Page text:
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In phylogenetics, apomorphy and synapomorphy refer to derived characteristics of a clade. Apomorphy implies a characteristic that is different from the form of an ancestor, i.e., an innovation, of use in determining membership in a clade. Synapomorphy is a shared derived character or trait state that distinguishes a clade from other organisms. In other words, it is an apomorphy shared by members of a monophyletic group, and thus assumed to be present in their most recent common ancestor. The word synapomorphy, coined by German entomologist Willi Hennig, is derived from the Greek words σύν, syn = shared; ἀπό, apo = away from; and μορφή, morphe = shape.
A derived character is a character that is derived from an ancestral character over evolutionary history. Derived characters are used in determining phylogenetic relationships. In phylogenetics, a derived character of a clade that has been inherited from a common ancestor and distinguishes the clade from other potentially related organisms is called a "synapomorphy," a shared ("syn") character that sets the clade apart ("apo").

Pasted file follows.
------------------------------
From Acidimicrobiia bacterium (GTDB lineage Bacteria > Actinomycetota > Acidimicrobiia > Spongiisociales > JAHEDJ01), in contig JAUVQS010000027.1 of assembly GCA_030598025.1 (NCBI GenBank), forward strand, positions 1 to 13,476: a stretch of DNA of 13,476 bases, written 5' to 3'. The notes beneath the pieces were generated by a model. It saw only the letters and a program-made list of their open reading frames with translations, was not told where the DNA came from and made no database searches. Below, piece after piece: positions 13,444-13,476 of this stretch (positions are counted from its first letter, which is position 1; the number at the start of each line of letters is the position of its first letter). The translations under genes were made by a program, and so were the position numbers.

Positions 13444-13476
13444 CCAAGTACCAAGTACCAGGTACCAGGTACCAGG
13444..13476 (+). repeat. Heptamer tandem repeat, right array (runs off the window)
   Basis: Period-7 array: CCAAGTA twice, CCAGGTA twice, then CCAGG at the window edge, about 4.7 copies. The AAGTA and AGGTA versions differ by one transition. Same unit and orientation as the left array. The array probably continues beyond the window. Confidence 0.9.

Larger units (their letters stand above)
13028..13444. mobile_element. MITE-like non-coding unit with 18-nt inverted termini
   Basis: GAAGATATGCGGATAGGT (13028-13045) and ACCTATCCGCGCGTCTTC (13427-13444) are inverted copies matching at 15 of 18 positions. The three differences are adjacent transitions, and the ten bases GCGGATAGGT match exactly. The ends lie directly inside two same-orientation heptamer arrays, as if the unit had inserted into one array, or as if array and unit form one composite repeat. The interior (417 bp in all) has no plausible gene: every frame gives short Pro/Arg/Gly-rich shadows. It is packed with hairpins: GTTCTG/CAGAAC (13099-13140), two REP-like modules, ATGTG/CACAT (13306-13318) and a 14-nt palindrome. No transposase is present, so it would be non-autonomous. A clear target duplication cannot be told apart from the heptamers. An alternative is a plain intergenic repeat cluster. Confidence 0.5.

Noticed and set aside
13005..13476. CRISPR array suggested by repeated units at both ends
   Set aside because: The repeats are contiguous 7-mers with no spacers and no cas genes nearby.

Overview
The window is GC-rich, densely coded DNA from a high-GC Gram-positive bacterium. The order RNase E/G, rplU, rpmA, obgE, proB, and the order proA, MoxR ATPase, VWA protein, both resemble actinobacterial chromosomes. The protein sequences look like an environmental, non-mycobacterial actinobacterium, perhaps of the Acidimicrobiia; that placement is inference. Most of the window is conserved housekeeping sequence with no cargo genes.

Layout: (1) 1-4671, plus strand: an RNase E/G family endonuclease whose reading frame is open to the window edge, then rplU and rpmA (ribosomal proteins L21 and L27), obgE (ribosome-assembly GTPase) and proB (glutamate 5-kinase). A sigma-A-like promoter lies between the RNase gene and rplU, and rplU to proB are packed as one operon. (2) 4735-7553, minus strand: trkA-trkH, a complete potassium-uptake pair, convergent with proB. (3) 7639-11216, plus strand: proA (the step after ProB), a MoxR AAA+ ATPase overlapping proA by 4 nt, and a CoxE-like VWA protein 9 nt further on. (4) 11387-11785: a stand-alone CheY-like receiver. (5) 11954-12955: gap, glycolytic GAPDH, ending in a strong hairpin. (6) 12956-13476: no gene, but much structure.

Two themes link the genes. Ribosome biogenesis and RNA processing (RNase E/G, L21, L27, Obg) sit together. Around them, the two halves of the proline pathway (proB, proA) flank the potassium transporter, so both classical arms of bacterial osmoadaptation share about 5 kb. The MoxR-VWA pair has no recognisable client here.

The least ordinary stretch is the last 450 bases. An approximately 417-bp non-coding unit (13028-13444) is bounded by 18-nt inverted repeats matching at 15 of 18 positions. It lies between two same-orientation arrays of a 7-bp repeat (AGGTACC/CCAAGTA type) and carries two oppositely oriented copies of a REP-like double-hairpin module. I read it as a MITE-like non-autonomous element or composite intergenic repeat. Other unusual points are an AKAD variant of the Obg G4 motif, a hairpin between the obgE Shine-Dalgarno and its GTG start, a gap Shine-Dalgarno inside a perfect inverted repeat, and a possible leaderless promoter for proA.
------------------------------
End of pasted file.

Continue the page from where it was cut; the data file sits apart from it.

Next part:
The concept of synapomorphy is relative to a given clade in the tree of life. What counts as a synapomorphy for one clade may well be a primitive character or plesiomorphy at a less inclusive or nested clade. For example, the presence of mammary glands is a synapomorphy for mammals in relation to tetrapods but is a symplesiomorphy for mammals in relation to one another, rodents and primates, for example. So the concept can be understood as well in terms of "a character newer than" (autapomorphy) and "a character older than" (plesiomorphy) the apomorphy: mammary glands are evolutionarily newer than vertebral column, so mammary glands are an autapomorphy if vertebral column is an apomorphy, but if mammary glands are the apomorphy being considered then vertebral column is a plesiomorphy.
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